Burke on rights and generations

January 29, 2013

in Canada, Law, Politics, The environment, Writing

“The political philosopher par excellence of the organic constitution was the Anglo-Irish theorist and statesman Edmund Burke, who wrote a century after Locke. Burke did not share the Age of Enlightenment’s optimism about the capacity for each rational individual to discern fundamental political truths. ‘The individual is foolish, but the species is wise.’ Instead of abstract natural rights, Burke believed in the real rights and obligations which grow out of the social conventions and understandings that hold society together. For Burke, the social contract which formed the foundation of society was not between individuals here and now but from one generation to another, each handing on to the next the product of its collective wisdom. The Burkean notion of an organic constitution has little appeal for those who, unlike the English, have not enjoyed a long and relatively uninterrupted constitutional history. But it was certainly congenial to the Canadian Fathers of Confederation who, though organizing a new country, did not for a moment conceive of themselves as authoring a brand new constitution.”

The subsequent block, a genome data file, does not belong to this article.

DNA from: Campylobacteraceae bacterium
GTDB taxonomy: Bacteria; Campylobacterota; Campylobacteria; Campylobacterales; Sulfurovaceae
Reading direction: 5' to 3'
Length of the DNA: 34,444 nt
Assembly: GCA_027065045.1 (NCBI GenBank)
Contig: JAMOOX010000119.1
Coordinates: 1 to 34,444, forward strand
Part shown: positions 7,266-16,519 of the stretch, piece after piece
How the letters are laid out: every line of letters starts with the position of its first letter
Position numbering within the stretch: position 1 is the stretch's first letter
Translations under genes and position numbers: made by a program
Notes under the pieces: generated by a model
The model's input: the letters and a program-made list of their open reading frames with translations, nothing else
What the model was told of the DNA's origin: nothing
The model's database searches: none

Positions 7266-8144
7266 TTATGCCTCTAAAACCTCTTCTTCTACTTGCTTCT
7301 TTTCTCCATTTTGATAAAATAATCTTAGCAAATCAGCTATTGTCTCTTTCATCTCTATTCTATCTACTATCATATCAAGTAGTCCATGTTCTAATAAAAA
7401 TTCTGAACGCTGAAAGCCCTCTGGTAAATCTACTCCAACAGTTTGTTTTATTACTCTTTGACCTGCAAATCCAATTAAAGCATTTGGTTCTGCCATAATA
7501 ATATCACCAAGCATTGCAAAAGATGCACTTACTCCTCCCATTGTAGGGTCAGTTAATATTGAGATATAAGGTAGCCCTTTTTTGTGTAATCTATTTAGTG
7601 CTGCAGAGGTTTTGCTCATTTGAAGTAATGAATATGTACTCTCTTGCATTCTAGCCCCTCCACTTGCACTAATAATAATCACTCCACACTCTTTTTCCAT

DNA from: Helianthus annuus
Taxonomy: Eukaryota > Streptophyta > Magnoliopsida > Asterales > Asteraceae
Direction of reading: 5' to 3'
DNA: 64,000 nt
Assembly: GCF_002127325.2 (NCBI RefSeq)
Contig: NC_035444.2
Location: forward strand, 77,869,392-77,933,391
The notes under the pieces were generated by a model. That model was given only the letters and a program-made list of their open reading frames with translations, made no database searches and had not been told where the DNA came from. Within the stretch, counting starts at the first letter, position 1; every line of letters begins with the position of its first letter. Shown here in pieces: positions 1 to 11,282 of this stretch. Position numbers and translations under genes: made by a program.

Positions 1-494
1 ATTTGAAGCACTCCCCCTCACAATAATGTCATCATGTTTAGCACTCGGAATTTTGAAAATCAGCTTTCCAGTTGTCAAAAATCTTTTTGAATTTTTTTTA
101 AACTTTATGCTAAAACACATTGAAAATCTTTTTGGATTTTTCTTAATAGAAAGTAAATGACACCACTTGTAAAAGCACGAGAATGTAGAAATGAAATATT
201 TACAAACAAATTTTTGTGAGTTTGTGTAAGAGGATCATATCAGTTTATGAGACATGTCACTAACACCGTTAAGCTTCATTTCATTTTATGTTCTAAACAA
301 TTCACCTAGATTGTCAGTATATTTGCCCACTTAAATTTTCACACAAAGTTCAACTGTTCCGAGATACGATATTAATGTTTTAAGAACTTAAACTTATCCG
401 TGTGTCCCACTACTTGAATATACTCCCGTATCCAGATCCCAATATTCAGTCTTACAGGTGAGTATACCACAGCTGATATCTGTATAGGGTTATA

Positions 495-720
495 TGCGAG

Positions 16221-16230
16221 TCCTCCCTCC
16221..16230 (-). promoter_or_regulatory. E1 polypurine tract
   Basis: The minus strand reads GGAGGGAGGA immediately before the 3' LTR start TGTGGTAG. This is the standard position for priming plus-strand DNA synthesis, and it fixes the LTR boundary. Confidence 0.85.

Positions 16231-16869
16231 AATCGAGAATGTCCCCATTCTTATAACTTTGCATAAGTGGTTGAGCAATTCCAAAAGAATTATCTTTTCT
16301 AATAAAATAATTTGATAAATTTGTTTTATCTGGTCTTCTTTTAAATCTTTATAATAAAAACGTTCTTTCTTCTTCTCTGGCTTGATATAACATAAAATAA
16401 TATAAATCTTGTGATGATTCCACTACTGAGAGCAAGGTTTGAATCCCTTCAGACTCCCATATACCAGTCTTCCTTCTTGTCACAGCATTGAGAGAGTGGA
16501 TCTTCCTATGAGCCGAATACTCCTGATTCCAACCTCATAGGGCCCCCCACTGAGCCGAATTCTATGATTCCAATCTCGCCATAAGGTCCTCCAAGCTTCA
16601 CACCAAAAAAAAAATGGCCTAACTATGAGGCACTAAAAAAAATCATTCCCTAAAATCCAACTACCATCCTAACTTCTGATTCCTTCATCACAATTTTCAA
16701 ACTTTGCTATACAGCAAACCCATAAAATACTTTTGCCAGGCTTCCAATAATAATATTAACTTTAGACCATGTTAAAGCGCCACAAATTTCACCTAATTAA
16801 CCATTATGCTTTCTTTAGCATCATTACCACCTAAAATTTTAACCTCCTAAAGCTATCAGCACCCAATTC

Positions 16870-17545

Russell, Peter. Constitutional Odyssey: Can Canadians Become a Sovereign Poeple? Third edition. p.10 (hardcover)

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